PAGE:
Andrew Deonarine is the winner of the first Economist-InnoCentive Challenge, 21st Century Cyber Schools. On September 15, Andrew was interviewed on stage by The Economist’s Digital Editor Tom Standage, where he described his winning solution, the “EduCell,” at The Economist’s Ideas Economy: Human Potential Conference in New York City.
I am a third year resident in the Public Health and Preventative Medicine (Community Medicine) residency program at the University of British Columbia (UBC) and a junior fellow of St. John’s College. I’ve always had an interest in biology, medicine, and computer science. I completed a BSc. Hons. in Biochemistry and Chemistry at the University of Western Ontario, as well as an MSc. in biochemistry. After, I pursued my interest in medicine and completed my MD at the University of Toronto. During that time, I had a chance to do research with Dr. Sarah Teichmann in bioinformatics at the Laboratory of Molecular Biology, University of Cambridge. After completing my MD, I started my residency training at UBC. I also completed a Masters of Health Science at UBC as part of my residency. For my major research paper, I spent a few months working with Dr. Mark Musen at Stanford University on biomedical ontologies. This year I will be enrolled in the Clinician Investigator Program at UBC, and will complete a PhD in bioinformatics with Dr. Teichmann at the University of Cambridge, where I will be a member of Girton College. I will then return to UBC complete my residency training in Public Health.
Often I’m asked about how my studies in bioinformatics, public health, medicine, epidemiology, and biochemistry and chemistry fit together. I believe that one needs a holistic approach to solving developmental problems. Often, NGOs will pursue a “silo issue” rather than taking an integrated approach to development. In other words, they might look at economic development but not education, health but not economic development, the environment but not health, etc. Some of my other interests pertain to the creation of conceptual models for development and education in resource-poor areas. In order to address international health issues, one should have a strong understanding of technology (informatics), public health, epidemiology, education, and basic science, in addition to understanding local cultures and politics. Hence my academic course.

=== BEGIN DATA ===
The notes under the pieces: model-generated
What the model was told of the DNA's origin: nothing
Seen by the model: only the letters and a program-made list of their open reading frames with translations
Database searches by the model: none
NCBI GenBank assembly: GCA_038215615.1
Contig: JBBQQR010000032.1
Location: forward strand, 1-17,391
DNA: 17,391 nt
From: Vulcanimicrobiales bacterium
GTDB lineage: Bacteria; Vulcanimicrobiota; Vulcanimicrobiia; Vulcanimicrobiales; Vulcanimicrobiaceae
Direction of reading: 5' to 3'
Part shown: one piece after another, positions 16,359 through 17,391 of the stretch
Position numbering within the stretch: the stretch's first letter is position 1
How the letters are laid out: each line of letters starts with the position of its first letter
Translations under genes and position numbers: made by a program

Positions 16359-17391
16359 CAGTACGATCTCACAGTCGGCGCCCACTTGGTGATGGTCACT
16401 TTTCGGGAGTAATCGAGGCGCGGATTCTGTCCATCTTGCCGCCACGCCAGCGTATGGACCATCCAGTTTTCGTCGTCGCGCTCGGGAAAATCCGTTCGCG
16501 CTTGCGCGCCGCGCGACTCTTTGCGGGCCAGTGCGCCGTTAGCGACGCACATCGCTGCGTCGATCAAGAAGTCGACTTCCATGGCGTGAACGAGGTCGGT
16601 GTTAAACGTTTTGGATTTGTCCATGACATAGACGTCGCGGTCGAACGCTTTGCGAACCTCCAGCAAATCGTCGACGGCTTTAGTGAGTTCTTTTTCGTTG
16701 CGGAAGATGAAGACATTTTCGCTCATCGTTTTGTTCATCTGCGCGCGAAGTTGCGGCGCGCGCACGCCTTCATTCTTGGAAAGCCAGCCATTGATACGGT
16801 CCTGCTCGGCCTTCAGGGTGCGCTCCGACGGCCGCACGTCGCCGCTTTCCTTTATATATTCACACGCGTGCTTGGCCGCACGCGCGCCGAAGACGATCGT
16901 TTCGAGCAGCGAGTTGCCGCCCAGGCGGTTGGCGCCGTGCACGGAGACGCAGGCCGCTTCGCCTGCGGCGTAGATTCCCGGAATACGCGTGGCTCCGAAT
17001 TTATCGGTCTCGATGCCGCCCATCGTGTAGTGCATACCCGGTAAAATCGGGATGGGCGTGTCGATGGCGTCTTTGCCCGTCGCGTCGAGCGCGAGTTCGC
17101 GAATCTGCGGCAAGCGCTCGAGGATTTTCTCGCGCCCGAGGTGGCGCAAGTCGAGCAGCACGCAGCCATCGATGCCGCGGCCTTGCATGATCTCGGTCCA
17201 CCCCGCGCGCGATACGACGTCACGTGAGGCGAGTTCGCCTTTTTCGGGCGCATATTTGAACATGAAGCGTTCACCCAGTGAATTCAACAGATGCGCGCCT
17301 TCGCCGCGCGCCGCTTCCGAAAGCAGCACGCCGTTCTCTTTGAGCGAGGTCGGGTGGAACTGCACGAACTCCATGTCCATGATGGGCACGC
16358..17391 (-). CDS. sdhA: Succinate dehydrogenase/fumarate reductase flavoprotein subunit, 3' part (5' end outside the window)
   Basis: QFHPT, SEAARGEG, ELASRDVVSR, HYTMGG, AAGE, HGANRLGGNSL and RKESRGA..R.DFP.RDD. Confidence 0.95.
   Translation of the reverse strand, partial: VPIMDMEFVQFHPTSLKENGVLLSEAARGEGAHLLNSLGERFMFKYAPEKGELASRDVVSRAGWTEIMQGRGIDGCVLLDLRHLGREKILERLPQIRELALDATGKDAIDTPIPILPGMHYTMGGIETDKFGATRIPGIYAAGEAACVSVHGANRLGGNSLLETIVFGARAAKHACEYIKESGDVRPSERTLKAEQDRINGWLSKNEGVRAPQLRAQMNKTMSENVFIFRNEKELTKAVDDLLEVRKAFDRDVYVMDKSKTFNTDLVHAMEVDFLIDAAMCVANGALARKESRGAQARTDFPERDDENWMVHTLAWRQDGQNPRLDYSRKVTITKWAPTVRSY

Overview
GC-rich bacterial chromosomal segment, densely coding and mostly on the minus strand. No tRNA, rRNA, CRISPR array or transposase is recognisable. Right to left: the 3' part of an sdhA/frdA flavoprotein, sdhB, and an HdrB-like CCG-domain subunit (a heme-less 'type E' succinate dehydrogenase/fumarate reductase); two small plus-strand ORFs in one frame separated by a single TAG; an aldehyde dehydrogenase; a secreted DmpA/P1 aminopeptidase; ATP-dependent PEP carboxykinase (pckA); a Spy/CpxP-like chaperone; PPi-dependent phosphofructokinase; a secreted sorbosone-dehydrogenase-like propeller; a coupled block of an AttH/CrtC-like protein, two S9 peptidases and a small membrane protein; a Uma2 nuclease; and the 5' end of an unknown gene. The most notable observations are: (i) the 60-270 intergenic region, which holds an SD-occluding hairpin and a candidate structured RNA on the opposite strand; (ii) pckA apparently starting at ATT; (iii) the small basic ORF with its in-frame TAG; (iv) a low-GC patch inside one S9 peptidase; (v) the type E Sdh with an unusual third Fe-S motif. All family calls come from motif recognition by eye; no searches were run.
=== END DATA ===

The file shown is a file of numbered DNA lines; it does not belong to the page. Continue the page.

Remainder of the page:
I became interested in education by cellular phone after listening to speakers from South Africa discuss the educational hurdles being faced there after Apartheid. As well, I’ve read Gandhi’s teachings on education and the importance of “universal media” in teaching. Many social, health, and economic problems in developing countries could be addressed if the populations were literate, and had a basic education. I developed a system called “Phonecasting” which distributes interactive educational lessons by inexpensive cellular phones, using software called “EduCell.” “EduCell” fulfills the test of being a “universal medium” as described by Gandhi, and could be an important, open-source teaching platform for the 21st century. The goal of “EduCell” is to plug the “education gap” that many children face in developing countries.
When I saw this education challenge issued by The Economist magazine and InnoCentive, I was excited. This was something I’ve been working on for years, and the Challenge fit my ideas perfectly. It has provided me with a chance to get my ideas out to the world and start to translate them from conceptual documents, emulator code, and schematics into real working pilots. I hope to start an NGO and employ students part-time to develop this idea over the coming months, and eventually to have this technology deployed across the world. I believe that basic literacy is a pre-requisite to solving many of the world’s problems, and Phonecasting is the way to help the world become literate.